When he found himself foiled at the gate, he returned as quickly as possible to the house. His men had already ransacked every room, and in their anxiety to find the more distinguished inhabitants of the chateau, allowed the domestics to escape; but few of them had been in bed, and even they were overlooked in the anxiety of the troopers to find M. de Lescure. They did not dream that any warning could have been given to the chateau, nor could they conceive it possible that at three o’clock in the morning the royalists should have been up, and ready for instant flight. It was not till nearly five that they satisfied themselves that neither de Lescure nor his wife, nor any of his family were in the house; and then, at the command of their General, they commenced the work of destruction.
The troopers got hay and straw from the farm-yard (not without some opposition from the loose bull,) and piled them in every room in the chateau; they then took the furniture, beds, curtains, wearing apparel, and every article of value they could find, and placed them in heaps, in such a way as to render them an immediate prey to the flames. They did the same to the barns and granaries, in which there were large stores of corn, and also to the stables, in which stood the horses and cattle; the bull, which Francois had loosened, was the only animal about the place that did not perish. Having systematically prepared the chateau and out-houses for a huge bonfire, they put a light to the straw in various places, and re-mounting their horses, stood around it till they saw that no efforts which the peasants might use could extinguish the flames. Westerman then gave the word of command for their return; they started at a sharp trot, and he did not allow them to slacken their pace till he had again passed the ruins of the little village of Amaillou.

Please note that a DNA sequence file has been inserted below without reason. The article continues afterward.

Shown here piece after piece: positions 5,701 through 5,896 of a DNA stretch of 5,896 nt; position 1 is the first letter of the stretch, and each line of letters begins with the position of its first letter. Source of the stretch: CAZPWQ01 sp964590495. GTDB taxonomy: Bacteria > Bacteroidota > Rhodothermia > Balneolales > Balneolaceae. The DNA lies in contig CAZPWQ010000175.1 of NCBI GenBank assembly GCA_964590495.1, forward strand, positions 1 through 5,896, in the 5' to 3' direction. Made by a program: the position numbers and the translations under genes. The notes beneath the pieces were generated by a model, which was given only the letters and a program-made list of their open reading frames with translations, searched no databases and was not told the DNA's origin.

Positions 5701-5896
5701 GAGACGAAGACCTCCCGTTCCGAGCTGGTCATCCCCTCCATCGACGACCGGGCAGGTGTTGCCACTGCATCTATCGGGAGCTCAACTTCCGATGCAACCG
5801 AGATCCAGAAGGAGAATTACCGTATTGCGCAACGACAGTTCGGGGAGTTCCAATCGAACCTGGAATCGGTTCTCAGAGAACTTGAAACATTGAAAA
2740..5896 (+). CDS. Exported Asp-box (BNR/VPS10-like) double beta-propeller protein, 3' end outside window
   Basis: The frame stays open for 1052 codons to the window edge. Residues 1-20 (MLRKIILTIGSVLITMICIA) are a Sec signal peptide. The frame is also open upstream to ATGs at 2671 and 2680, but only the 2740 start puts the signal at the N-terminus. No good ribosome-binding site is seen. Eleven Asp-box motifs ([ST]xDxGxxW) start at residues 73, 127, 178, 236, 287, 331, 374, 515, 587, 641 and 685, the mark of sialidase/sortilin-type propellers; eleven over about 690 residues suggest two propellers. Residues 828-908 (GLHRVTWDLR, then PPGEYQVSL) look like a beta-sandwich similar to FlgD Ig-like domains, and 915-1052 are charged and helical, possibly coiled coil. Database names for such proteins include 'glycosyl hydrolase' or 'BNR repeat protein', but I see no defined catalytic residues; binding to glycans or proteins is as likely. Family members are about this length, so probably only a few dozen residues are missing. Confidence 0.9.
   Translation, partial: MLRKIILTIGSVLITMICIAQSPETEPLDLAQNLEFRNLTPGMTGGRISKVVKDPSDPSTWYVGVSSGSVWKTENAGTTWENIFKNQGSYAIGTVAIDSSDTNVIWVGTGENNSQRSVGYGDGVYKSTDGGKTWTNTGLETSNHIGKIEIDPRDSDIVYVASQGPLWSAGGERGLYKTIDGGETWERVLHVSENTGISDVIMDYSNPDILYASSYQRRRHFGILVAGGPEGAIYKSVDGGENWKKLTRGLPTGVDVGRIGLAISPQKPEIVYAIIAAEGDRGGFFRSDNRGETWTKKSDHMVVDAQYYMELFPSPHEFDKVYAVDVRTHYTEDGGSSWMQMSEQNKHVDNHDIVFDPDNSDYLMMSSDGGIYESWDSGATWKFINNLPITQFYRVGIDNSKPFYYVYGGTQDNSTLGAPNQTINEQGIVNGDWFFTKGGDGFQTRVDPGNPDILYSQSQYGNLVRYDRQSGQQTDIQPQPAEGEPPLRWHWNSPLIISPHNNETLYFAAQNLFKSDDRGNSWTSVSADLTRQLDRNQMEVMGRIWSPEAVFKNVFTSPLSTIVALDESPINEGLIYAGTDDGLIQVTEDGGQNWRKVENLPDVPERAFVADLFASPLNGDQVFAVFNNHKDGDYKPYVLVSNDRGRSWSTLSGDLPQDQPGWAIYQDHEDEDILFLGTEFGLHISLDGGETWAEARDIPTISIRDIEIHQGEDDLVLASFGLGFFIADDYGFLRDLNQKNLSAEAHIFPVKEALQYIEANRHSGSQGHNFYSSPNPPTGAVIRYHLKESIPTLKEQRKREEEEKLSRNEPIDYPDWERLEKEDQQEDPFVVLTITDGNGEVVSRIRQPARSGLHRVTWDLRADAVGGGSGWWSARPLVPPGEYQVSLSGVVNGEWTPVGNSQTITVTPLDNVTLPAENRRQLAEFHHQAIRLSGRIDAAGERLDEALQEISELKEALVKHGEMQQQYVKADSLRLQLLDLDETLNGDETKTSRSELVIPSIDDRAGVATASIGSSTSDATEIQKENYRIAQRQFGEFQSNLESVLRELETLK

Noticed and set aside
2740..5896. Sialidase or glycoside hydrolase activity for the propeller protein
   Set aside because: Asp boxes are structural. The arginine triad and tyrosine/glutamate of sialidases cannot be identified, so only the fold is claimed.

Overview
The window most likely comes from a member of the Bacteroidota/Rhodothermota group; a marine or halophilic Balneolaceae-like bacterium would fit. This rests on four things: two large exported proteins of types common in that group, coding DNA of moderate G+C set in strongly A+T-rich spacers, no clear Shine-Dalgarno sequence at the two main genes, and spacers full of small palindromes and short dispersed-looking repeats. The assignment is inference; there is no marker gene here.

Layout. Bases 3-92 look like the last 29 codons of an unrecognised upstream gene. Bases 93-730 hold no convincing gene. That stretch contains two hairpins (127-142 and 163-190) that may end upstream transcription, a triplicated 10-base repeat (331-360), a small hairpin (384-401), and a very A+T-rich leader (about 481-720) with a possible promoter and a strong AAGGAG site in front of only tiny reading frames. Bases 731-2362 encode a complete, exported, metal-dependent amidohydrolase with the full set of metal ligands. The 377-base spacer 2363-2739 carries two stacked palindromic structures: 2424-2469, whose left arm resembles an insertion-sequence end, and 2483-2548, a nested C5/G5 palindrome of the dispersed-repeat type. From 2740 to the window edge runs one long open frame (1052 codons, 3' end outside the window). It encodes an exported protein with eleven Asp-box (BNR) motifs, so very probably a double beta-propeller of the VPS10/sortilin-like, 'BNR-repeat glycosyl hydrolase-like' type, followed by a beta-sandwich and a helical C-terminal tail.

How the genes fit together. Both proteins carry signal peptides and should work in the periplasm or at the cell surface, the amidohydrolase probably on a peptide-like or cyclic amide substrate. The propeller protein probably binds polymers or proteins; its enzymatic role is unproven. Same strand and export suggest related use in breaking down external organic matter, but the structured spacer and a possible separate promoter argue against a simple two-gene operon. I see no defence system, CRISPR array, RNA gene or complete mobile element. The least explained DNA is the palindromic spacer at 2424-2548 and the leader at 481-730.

While the troopers were thus preparing to set the chateau in a blaze, the General himself was not idle; he seated himself in the salon, and having had pen, ink, and paper brought to him, he wrote the following despatch to the President of the Convention, in which, it will be observed, he studiously omitted all mention of the defeat which he had incurred between Amaillou and Clisson, and the retreat which his army had been forced to make. The date is given in the denomination which will be intelligible to the reader, as the Fructidors and the Messidors, Brumaires and Nivoses, which had then been adopted by the republicans, now convey no very defined idea to people, who have not yet scrupled to call the months by their old aristocratic names, or to count the year from their Saviour’s birth.
“Chateau of Clisson,
I have the honour to acquaint you that I have already succeeded in carrying the arms of the Convention as far as the residence of the most powerful of the rebel leaders. As I am writing, my men are preparing to set fire to this den of aristocratic infamy, and within an hour the stronghold of the redoubted de Lescure will be level with the ground.